The launch of Carmignac’s new fund, which matures in 2029, follows the firm’s two previous funds, which have 2025 and 2027 maturities. Carmignac Credit 2029, which is an actively managed Ucits fund (undertaking for collective investment in transferable securities) managed by head of credit Pierre Verlé and fund managers Alexandre Deneuville and Florian Viros, invests in selected corporate credit instruments.
So what makes Carmignac different from other firms?
Looking for good opportunities in credit markets
Carmignac launched its flagship fund in 2017, explained fund manager Alexandre Deneuville, and launched target-date funds in 2020 and 2022. Deneuville joined the firm’s credit team in 2015. “Our philosophy has always been: when we see extraordinary value in the credit markets, this is when we launch these target-date funds,” he said, explaining what sets Carmignac apart from other investment houses with these kinds of funds.
Their first fund was launched in spring 2020--right after the start of the covid pandemic. “We saw meaningful dislocation and lots of good opportunities,” said Deneuville. “So we thought: ‘For our retail clients, we need to launch such a fund where we can capture the value of the market at this moment, in a diversified fashion, with the added comfort for them of having a target yield to maturity.’”
We still see a lot of value in credit markets
The second target-date fund--launched in July 2022--was after Russia’s full-scale invasion of Ukraine began and took place in the middle of a bear market in fixed income, continued the fund manager.
“And we’re launching a new one now, which means we still see a lot of value in credit markets,” said Deneuville. These target-maturity funds all have five-year maturities, and it’s by chance that the three maturity dates have been separated by two years, as Carmignac doesn’t have a set policy on fund launches. “It’s opportunity-based.”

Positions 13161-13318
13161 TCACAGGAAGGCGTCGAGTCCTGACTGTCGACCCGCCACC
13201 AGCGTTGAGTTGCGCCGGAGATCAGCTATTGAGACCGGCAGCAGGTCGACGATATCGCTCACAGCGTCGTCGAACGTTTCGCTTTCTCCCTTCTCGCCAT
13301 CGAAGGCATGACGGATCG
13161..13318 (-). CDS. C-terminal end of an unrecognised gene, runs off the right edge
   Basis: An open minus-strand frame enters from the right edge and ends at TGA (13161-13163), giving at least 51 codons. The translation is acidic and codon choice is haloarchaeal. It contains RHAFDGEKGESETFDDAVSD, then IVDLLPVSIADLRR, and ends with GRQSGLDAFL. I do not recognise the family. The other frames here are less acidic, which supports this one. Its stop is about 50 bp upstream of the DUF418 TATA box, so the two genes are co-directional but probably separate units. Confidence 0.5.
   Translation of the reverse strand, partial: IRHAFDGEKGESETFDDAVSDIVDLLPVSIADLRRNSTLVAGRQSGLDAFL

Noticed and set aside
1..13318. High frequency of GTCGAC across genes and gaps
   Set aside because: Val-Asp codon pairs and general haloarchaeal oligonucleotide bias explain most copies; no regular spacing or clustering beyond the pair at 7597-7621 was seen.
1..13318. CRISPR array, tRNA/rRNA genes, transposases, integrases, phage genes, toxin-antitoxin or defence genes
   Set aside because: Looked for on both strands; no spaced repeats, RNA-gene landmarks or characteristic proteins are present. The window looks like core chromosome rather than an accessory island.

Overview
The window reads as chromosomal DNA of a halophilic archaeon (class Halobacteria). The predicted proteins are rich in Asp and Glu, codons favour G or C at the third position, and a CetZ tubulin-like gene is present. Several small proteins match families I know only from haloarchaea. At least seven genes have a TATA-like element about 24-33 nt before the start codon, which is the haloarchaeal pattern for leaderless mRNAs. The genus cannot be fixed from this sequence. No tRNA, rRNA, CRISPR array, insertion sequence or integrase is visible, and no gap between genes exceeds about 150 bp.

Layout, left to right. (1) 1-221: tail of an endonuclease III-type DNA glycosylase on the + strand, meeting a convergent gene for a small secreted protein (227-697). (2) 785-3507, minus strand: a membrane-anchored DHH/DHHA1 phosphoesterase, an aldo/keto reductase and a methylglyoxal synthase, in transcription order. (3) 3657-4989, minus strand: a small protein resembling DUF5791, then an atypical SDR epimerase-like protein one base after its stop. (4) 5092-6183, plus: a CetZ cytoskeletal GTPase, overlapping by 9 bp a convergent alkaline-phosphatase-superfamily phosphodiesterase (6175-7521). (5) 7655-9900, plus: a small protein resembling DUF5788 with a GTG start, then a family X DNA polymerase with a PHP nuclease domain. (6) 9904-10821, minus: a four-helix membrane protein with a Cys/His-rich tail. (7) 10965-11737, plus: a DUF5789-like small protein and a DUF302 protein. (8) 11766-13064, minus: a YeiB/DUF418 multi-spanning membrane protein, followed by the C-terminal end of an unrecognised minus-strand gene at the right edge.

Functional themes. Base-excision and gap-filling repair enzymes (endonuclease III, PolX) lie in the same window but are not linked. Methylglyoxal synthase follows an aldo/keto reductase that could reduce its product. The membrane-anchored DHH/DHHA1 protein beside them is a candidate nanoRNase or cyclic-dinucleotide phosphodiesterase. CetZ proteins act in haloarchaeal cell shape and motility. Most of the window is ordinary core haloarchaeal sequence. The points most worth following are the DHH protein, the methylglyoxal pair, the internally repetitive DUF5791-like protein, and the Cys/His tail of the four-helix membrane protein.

“Very diversified portfolio”
“If you look at what differentiates us from other houses, probably one of the most striking points is that what we want to do is build a very diversified portfolio,” said Deneuville. “We think it’s a great tool for risk management.” If an accident does occur, it shouldn’t have too much of an impact on the performance of a fund or its return.
A way to square the circle between diversification and conviction is to have a very flexible mandate and a very wide investment universe
But with diversification comes dilution, he cautioned. “For us, a way to square the circle between diversification and conviction is to have a very flexible mandate and a very wide investment universe.” Carmignac Credit 2027, for example, has over 150 lines, and the new fund--Carmignac Credit 2029--is “already very diversified, at 60 or 70 lines, and it’s going to get more diversified as the fund grows.”
The fund--which started with €20m in assets under management (seed money from Carmignac)--is an article 8 fund, noted Deneuville. Its classification under the EU’s Sustainable Finance Disclosure Regulation (SFDR) means that the fund is meant to promote environmental and/or social characteristics.
“It’s a very flexible fund,” said Deneuville, “and it will be even more diversified.” Gross yield today is in excess of 8%, he added. Subtracting from that fees and the cost of risk, “net yield to clients--our target is to deliver something in excess of 6%.”
Cycles of five, six, seven years
Asked about what he expects to see in 2024, Deneuville replied that he never focuses on what might happen over the next couple of months, because “anything could happen, as always.”
“What I try to focus on is what reliably happens over five, six, seven years--which is usually the length of a credit cycle,” he answered. Over a period like this, a recession is likely to occur. “So when I invest, I always ask myself: will this company survive a rough patch? And what kind of rough patch can it survive? What is my fundamental risk? And how am I compensated for it?”
“That’s why these target-date funds are so popular,” Deneuville concluded. “You can sit on them for five years, and not have too much to think about. By design, they’re mid-term investments, with a maturity in mind.”